By a vote of 42-5, the Chicago City Council on November 5 approved a proposal backed by Mayor Rahm Emanuel to use a pay-for-success agreement to finance an expansion of early education programs for an estimated 2,600 children in the city. The $17 million plan (legislative text) will expand existing Child-Parent Centers in five schools and create a new center at a sixth school for 374 students in January.
According to a report from local station WTTW:
Goldman Sachs, which has entered into several other social impact bonds in other communities, including one for early education in Utah, Northern Trust and the JB and MK Pritzker Family Foundation, will all provide almost $17 million up front.
The program is intended to improve kindergarten readiness, improve third grade reading skills, and reduce the need for special education. According to another report, payments from the city could reach $30 million if certain performance thresholds are met.
Chief Financial Officer Lois Scott said investor returns will be based on three benchmarks of student performance. Higher scores on kindergarten readiness would trigger a one-time payment of $2,900-per-child. Higher scores on third-grade reading tests would generate payments of $750-a-child. And if there is less need for special education services, the savings will be shared between CPS and investors.
“Assuming success at the levels we hope, the estimated rate of return to the investors is 6.3 percent…That’s a little bit higher than where they would finance on a general obligation basis, but there’s no taxpayer dollars at risk that way….. For the upside estimate of 6.3 percent, they take 100 percent of the downside. I would consider it an attractive financing rate,” Scott said.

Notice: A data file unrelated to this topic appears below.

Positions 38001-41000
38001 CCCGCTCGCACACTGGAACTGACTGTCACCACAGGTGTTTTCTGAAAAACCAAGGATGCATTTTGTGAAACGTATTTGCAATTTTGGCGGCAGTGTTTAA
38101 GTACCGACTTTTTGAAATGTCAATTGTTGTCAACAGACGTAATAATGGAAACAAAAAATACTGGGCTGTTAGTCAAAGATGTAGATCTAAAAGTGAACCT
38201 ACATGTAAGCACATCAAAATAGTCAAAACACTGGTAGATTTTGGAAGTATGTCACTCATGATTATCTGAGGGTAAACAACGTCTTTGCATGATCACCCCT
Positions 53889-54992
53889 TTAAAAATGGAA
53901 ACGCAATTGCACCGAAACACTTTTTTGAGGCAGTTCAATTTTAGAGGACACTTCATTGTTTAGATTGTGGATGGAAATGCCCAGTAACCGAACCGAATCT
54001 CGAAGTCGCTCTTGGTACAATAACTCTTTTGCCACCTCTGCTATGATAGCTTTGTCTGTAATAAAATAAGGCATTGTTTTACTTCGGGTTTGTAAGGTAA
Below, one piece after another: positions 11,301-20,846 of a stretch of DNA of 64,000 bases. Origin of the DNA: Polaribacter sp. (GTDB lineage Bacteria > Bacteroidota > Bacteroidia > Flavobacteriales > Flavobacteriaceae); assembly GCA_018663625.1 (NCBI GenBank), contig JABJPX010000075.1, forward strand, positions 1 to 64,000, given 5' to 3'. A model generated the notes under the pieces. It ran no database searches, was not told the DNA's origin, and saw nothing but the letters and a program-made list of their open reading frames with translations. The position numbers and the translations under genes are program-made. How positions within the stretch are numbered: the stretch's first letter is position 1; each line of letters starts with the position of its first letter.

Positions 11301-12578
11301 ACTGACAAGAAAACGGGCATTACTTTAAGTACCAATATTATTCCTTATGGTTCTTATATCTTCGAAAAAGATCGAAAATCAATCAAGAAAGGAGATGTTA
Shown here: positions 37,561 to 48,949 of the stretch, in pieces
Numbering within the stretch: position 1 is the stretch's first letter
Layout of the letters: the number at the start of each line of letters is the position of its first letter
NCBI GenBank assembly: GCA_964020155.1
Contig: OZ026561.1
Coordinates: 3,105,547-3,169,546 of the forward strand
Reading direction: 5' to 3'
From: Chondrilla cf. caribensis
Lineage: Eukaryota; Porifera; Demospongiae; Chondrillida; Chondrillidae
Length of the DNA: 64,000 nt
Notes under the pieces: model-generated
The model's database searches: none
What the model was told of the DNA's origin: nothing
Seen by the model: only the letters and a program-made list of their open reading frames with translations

The legislation was opposed by the Chicago Teachers Union (CTU) and the Service Employees International Union (SEIU). According to the WTTW story:
Jackson Potter, the staff coordinator at CTU, opposes this plan for a few reasons. It only funds half-day pre-K and many parents have complained about needing a full day. Potter doesn’t trust the banks that are lending the money, and believes making a deal with them where children’s educations are involved is risky business. He also says it’s a moral hazard to incentivize a public service like education, rather than ensuring that every student receives the same high-quality education.
And what’s more, CTU believes the mayor is sidestepping the real question of how to adequately fund early childhood education, a service that everyone knows is beneficial to a child’s education in the long run.
Another local web site, the Chicagoist, quoted one of the five aldermen who opposed the proposal, Ald. Scott Waguespack, who said it “is basically privatizing Head Start.”
Head Start has been proven to work for decades…. It reminds me of the parking meter deal. The same type of people came in and said it was a high-risk asset [when] it was a low-risk asset…We lost billions of dollars. We’re not gonna lose billions here. But, taxpayers under this scheme are gonna pay a lot more than if we just went out and re-allocated resources we already have.
Ald. Michele Smith disagreed, calling the proposal “a modest experiment in alternative financing” that would create more CTU union jobs.